/// Intel’s Diane Bryant Says CIOs Will Love Its Romley Chip

March 30, 2012  |  All Things Digital


Yesterday, I had lunch with Diane Bryant. Until January, she had been CIO at chipmaker Intel. Then, on Jan. 20, as part of a management shake-up , she was named vice president and general manager of Intel’s Data Center and Connected Systems Group. She was in New York yesterday for a lunch with a few journalists, primarily to talk about Intel’s latest generation of Xeon processors for servers. Before they were officially released, these chips were known primarily by their code name, Romley, and often still are when analysts and others talk about them, because the code names are easier to remember than the product names, which, for the record in this case, is Xeon Processor E5-2600. The Romley generation of chips builds on the foundation of Intel’s previous generation of server chips, known by its code name, Nehalem. The main benefit, which Bryant and other Intel execs and customers explain in lengthy detail in this video from the product’s launch in San Francisco three weeks ago, is that the chip is 80 percent faster at certain computing jobs, according to independent tests. At the same time, it is 50 percent more energy efficient. Executives who operate data centers generally worry about two things: The raw number-crunching power they can squeeze out of the chips in their densely packed racks of servers, and the cost of the power required to keep them running and also keep them cool. So the introduction of a chip that can get more work done in a shorter amount of time while using half as much power is, at first glance, a pretty compelling moment to consider an upgrade. And yet, that doesn’t seem to be the case. In a survey of 100 CIOs of large enterprises conducted by the investment bank J.P. Morgan, 91 said that they didn’t see Intel’s Romley chips as much of a catalyst for upgrades in their data center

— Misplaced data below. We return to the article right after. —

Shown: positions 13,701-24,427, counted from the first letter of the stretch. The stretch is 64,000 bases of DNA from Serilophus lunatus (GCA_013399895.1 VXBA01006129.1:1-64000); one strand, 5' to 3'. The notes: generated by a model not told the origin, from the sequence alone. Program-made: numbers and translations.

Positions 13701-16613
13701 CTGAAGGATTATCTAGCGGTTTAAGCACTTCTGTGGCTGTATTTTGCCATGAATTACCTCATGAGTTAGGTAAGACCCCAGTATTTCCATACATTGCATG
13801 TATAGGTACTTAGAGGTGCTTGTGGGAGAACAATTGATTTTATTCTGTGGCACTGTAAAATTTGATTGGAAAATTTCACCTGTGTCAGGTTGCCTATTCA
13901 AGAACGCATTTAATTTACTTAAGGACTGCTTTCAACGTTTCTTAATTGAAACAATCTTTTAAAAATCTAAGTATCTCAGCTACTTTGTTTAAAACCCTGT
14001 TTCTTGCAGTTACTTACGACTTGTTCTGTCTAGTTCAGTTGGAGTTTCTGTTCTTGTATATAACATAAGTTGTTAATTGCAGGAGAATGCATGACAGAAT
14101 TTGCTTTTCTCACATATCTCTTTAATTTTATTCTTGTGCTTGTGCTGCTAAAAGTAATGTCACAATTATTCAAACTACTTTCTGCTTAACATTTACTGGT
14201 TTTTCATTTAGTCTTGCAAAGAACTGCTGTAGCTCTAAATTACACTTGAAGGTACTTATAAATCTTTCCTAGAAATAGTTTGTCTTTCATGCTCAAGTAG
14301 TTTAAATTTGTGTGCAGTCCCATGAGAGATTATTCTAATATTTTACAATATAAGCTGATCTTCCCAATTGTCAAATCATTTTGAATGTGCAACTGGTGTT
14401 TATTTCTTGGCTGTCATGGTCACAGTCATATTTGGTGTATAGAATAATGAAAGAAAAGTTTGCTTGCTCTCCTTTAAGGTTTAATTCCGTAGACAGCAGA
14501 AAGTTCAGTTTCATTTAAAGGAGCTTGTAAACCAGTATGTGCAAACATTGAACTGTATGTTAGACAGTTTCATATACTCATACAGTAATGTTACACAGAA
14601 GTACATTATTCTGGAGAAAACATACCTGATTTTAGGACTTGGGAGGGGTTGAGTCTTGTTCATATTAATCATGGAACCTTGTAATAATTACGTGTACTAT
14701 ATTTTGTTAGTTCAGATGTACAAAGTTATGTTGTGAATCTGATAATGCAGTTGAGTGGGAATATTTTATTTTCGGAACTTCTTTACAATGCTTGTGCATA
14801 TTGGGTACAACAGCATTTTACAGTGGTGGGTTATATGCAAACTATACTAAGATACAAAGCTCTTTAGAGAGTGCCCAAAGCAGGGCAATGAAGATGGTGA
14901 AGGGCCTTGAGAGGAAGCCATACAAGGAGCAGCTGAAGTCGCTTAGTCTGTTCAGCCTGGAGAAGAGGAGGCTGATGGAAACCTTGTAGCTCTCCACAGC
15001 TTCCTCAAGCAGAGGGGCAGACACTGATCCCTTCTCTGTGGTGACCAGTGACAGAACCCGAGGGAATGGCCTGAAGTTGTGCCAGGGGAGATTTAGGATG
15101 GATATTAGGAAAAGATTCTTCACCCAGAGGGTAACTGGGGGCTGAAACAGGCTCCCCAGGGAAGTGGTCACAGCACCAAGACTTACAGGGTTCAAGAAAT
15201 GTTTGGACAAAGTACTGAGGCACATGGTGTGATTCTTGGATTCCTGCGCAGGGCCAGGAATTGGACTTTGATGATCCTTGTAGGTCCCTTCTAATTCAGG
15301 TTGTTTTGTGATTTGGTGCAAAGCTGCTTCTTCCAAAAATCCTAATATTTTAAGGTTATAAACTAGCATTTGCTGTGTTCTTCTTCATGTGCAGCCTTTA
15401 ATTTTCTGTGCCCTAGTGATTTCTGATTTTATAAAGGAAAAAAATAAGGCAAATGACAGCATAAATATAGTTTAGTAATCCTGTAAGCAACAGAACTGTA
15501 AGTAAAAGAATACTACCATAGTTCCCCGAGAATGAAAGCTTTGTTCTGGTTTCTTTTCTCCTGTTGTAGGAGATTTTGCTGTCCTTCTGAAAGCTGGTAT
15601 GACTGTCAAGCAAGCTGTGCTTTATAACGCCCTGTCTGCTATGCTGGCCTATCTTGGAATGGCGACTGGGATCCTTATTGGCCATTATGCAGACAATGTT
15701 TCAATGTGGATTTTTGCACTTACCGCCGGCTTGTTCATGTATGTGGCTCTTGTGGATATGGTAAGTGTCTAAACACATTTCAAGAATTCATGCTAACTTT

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Intel’s Diane Bryant Says CIOs Will Love Its Romley Chip


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